Jean Bertsch looks for books at the Birchard Public Library in Fremont. The library, which has branches in Woodville, Gibsonburg, and Green Springs, is seeking its first operating levy on Tuesday.
Across northwest Ohio, tax issues for townships, villages, and county agencies dot Tuesday’s ballot, but perhaps nowhere more than in Sandusky County.
Voters there will decide countywide tax replacements for senior citizens, 911 services, and for the Board of Developmental Disabilities. The Fremont-based Birchard Public Library also is seeking its first-ever operating levy.
The library, which has branches in Woodville, Gibsonburg, and Green Springs, is asking voters to support a 1-mill, five-year operating levy that would bring in $896,903 a year and cost the owner of a $100,000 home $30.62 per year.
Library Director Pam Hoesman said library trustees held off as long as possible in seeking a local levy after reducing staff, services, and hours as the state cut funding to public libraries over the last two years. “They kept saying to ride it out, let’s try to ride it out, and we kept getting bad news from Columbus,” she said.
Voters in all of Sandusky County will decide whether to replace a 0.5-mill, five-year levy for senior citizens that currently brings in $522,889 a year. If replaced, it would generate approximately $582,142 a year and cost the owner of a $100,000 home $15.31 a year.
Todd Robinson, senior program coordinator for WSOS senior programs, said levy proceeds help pay for the county’s home-delivered meal program, a senior transportation program, and a meal program at senior centers in Fremont, Gibsonburg, Clyde, and Woodville.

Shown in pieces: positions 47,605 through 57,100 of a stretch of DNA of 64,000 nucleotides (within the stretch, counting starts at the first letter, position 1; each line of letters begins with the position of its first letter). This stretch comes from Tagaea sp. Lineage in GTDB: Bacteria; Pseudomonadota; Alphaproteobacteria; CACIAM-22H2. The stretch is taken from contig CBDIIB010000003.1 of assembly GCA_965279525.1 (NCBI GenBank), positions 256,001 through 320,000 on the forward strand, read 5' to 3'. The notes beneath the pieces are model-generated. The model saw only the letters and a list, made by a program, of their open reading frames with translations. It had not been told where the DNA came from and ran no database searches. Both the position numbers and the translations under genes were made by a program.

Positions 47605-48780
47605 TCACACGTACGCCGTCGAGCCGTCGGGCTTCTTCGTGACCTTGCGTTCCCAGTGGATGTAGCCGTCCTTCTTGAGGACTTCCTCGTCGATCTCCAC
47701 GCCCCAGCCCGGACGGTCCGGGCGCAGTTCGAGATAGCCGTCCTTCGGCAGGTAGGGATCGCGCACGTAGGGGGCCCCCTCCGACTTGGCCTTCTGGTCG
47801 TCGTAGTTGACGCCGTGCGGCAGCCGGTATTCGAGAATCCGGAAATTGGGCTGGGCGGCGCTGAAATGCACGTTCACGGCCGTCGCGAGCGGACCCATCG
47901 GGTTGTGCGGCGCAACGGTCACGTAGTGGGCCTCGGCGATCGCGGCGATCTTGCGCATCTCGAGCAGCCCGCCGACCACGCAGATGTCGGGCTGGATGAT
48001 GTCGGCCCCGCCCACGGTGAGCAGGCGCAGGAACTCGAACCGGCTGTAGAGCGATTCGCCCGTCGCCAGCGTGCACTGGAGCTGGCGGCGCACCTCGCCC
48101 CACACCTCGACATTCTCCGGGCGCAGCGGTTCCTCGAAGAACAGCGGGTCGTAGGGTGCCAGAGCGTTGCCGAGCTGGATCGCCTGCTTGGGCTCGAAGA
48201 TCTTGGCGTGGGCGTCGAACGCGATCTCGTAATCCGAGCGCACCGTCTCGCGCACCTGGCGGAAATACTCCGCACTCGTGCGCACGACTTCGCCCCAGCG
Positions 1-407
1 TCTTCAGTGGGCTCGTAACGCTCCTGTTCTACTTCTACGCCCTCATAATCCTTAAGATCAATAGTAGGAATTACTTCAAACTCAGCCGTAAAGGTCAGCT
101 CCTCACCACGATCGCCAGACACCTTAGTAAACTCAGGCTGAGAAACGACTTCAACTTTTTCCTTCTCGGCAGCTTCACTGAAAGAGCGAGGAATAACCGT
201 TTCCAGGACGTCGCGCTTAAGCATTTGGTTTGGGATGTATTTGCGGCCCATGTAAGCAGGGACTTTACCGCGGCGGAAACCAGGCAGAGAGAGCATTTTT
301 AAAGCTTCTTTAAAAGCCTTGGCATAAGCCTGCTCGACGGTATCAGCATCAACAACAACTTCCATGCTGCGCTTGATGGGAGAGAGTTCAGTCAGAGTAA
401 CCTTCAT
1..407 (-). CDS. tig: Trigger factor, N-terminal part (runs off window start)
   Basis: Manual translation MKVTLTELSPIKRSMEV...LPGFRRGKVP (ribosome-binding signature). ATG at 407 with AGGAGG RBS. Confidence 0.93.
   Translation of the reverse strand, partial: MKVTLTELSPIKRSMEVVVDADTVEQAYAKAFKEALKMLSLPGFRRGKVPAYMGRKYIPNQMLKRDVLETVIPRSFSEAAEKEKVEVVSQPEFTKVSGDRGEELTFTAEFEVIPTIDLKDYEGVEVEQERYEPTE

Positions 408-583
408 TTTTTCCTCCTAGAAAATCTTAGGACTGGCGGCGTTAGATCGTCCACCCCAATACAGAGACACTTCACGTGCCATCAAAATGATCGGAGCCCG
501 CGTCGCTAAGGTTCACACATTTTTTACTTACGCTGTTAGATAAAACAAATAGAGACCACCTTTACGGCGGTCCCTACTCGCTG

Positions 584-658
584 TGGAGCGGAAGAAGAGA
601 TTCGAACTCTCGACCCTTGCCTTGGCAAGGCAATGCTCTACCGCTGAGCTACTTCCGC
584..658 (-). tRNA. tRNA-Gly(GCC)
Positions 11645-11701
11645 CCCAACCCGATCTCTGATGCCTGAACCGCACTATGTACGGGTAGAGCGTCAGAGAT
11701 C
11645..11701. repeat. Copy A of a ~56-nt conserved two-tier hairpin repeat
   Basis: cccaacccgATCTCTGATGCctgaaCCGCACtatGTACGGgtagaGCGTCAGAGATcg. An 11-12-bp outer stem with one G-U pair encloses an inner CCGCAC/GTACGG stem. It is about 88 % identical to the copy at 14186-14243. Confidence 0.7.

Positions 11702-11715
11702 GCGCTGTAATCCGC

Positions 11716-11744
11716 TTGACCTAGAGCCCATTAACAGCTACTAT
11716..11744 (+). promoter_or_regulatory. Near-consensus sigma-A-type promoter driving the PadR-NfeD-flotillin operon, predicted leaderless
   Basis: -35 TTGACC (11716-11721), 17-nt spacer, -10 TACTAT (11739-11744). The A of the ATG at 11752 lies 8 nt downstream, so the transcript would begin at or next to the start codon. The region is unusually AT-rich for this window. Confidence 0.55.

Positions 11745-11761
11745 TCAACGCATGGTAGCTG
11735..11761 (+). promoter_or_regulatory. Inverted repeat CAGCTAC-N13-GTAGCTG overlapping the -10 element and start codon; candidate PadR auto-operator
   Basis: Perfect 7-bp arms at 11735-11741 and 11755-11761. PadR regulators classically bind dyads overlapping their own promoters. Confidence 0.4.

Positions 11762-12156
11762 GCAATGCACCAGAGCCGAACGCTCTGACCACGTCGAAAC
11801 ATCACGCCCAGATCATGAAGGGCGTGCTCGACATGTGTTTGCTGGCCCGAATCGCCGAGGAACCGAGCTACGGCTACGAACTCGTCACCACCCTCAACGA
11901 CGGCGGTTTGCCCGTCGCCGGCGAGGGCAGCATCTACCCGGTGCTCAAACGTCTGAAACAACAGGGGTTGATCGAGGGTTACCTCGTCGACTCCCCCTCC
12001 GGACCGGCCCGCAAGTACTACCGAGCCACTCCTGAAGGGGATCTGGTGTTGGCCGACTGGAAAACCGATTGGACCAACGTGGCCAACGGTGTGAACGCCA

County voters also will decide a five-year, 0.3-mill levy for 911 services that brings in $263,318 a year. If replaced by voters, it would generate $327,053 a year and cost the owner of a $100,000 home $9.19 a year.
Chris Mock, Sandusky County’s 911 coordinator, said residents who live in Bellevue are served by Huron County 911 and aren’t subject to the tax.
The Sandusky County Board of Developmental Disabilities, which operates the School of Hope and Sandco Industries, is asking voters to replace the agency’s five-year, 2-mill operating levy, which generates $2.09 million a year. If replaced, it would bring in $2.35 million a year and cost the owner of a $100,000 home $61.25 a year.
Superintendent Deb Yenrick called it a “must renew” levy, as it provides more than a third of the agency’s operating dollars.
In neighboring Seneca County, voters are being asked to replace a 0.3-mill, five-year operating levy for the health department. In November, voters rejected a 0.5-mill levy that would have taken the place of the smaller levy. If approved, it would generate approximately $323,056 a year and cost the owner of a $100,000 home $9.19 a year.
In Fostoria, voters will be asked to amend the city charter to say a majority vote of city voters would be required before City Council could abolish the police or fire departments. The measure, which is not endorsed by council, was placed on the ballot by an initiative petition circulated by police and fire personnel. A similar issue, which addressed only the police department, failed in November.
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